How WeWork is Tweaking Facility Design to Cater to Corporate Customers

With automatically adjusting desks and trash bins that call on the cleaning service, WeWork is upping its game, says the head of the company’s technology center in Tel Aviv

Meir Orbach 13:0328.06.18
In the midst of the interview, WeWork senior vice president of product Ron Gura adjusts his desk using an automatic mechanism that brings the desk up exactly to his height. "When it comes to corporate clients, we don't just want to manage the real estate; we want to manage the entire workspace," he explains. "The room temperature, the office culture. An employee coming to our New York office for a few hours to check up on emails and make a few calls needs to find exactly the right phone and exactly the right table."


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Gura heads the company’s technology center in Tel Aviv. In 2011, eBay acquired The Gift Project, a group gifting company Gura co-founded, and he became the director and general manager of eBay’s Israeli innovation center. After a brief venture capital stint, he joined WeWork in 2016.


Ron Gura. Photo: Orel Cohen Ron Gura. Photo: Orel Cohen



25% of Fortune 100 companies work with WeWork, Gura says, and 30% of the company's revenues come from those companies. In 2016, Microsoft gave 30% of its New York employees WeWork memberships. In 2017, IBM signed a deal for all desks at a WeWork facility in New York. In April, Facebook confirmed it has rented an office space large enough to accommodate 7,000 people in WeWork's main offices in Mountain View, California. While WeWork has only expanded to the corporate domain two years ago, corporate clients already account for a quarter of WeWork's business, Gura says. And the company is fine-tuning its services accordingly.


"If, for example, Microsoft relocates a significant part of its operations to our offices, we need to step up our quality of service. Not discounting what we did until now, we need to become a lot better, and the only way to do that is with data analysis and a deeper understanding of what is going on in our buildings," Gura says. "When you're doing business with a corporate client everything needs to be perfect. When an employee wants to throw away a can, the trash bin can't be full. Custodial workers can't discover the bin is full on their own—there's a sensor in the bin that lets them know. That's the quality of service a corporate expects."


WeWork, the harbinger of the co-working trend, was founded in 2010 by Israeli-born Adam Neumann and his partner Miguel Mckelvey. According to company data, WeWork has around 5,000 employees in 75 cities across 22 countries, and more than 253,000 community members across 283 locations. The company’s spaces change from country to country according to local customs, needs and even average height. "We're opening one new location a day currently, dozens a month,” Gura says, “and it’s an immense challenge for the company."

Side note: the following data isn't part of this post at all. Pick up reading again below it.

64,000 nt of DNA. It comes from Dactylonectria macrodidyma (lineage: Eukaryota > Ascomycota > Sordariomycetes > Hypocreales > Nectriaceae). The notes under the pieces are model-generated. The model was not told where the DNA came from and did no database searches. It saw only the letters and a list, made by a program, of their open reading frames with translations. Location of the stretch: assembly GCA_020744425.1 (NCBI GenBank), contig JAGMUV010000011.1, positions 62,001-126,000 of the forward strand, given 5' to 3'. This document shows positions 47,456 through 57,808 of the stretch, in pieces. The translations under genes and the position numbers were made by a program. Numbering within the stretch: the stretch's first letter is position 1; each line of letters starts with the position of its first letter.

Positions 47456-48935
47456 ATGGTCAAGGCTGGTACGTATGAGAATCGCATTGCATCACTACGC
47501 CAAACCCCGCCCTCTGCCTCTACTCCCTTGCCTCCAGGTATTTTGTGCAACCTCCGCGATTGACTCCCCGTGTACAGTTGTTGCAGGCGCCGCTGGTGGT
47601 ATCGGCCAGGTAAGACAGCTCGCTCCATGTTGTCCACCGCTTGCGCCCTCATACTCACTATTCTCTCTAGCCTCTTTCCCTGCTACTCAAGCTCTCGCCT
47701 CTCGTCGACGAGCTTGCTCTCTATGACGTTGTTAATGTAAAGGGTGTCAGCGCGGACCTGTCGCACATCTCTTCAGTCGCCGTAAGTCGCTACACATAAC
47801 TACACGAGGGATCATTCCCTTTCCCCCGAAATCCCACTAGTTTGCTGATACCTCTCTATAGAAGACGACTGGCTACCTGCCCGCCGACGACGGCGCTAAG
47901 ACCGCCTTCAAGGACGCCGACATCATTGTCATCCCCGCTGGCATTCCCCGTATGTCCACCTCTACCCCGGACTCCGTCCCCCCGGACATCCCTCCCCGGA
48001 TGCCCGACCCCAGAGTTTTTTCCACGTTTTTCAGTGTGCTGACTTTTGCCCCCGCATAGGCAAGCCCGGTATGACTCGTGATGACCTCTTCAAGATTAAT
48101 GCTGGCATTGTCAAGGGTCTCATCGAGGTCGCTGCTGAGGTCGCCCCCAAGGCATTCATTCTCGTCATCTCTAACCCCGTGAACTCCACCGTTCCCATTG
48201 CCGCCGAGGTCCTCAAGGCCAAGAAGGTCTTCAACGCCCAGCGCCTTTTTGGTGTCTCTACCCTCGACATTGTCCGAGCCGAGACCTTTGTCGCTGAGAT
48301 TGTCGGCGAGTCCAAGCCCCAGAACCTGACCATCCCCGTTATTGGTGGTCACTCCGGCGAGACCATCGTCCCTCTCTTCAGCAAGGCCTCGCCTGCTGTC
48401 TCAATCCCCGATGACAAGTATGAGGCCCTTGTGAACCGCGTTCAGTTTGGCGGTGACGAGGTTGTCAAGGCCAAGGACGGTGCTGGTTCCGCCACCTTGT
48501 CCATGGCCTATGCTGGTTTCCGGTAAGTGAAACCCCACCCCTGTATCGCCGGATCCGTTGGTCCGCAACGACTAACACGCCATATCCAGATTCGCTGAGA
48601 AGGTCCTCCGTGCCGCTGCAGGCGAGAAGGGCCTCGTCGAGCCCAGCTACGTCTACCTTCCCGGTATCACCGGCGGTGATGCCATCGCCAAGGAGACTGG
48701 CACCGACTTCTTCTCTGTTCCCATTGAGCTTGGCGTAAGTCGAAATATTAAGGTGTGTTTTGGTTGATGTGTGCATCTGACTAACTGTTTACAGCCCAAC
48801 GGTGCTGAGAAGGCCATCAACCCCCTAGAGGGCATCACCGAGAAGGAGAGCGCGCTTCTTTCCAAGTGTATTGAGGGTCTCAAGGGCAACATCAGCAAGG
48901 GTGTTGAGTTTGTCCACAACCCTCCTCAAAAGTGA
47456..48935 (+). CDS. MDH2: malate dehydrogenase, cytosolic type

An Israeli WeWork location. Photo: WeWork An Israeli WeWork location. Photo: WeWork



WeWork raised $4.4 billion from SoftBank's Vision Fund last August, and in April raised $702 million from the junk bond market at an interest rate of 7.875%. The move to raise money in the U.S. came after the company abandoned months-long plans to sell bonds to institutional investors in Israel. Calcalist reported that the turnabout came as a result of the strict financial disclosure rules in Israel and the requirement to put up collateral before issuing bonds.


According to a report by Bloomberg, published earlier this month based on documents associated with the U.S. bond sale, WeWork saw $886 million in revenues for 2017, double its 2016 revenues, and $1.5 billion in investment expenses. However, WeWork also reported losses of $934 million, and $18 billion in lease obligations.


"We have to keep up a high growth rate," Gura says. Since WeWork's inception, the market has seen many co-working spaces pop up, but Gura says WeWork's biggest competition is still itself. "The co-working category is full of players that are doing something different from us, both in terms of business model and of thought process. Anyone can open a burger joint, but not everyone can be McDonald’s. Similar to other growth companies such as Netflix, Uber, and Amazon, we put all our profit back into our growth, because the model is good."


Earlier this month, Rajeev Misra, the head of SoftBank's Vision Fund, said that WeWork could be worth $100 billion in the next few years. "There's no real ceiling for what the company can achieve," Gura says, the first reference a senior company executive makes on the subject. While it only controls a very small portion of the commercial real estate market, he explains, "WeWork is the most significant player in the co-working domain, and like many others, I too think it will reach a valuation of $100 billion and more."


In Israel, on top of seven co-working locations and a few more slated to be open soon, WeWork employs 105 people in the digital and development domains, out of 450 such employees worldwide.


“We intend to double our development center within 12 months. We have 100 software engineers in Israel currently, and we’ll have 200,” Gura says. To get there, the company plans to combine organic growth with local acquisitions. “We’ll be making acquisitions this year and the next year,” Gura adds.
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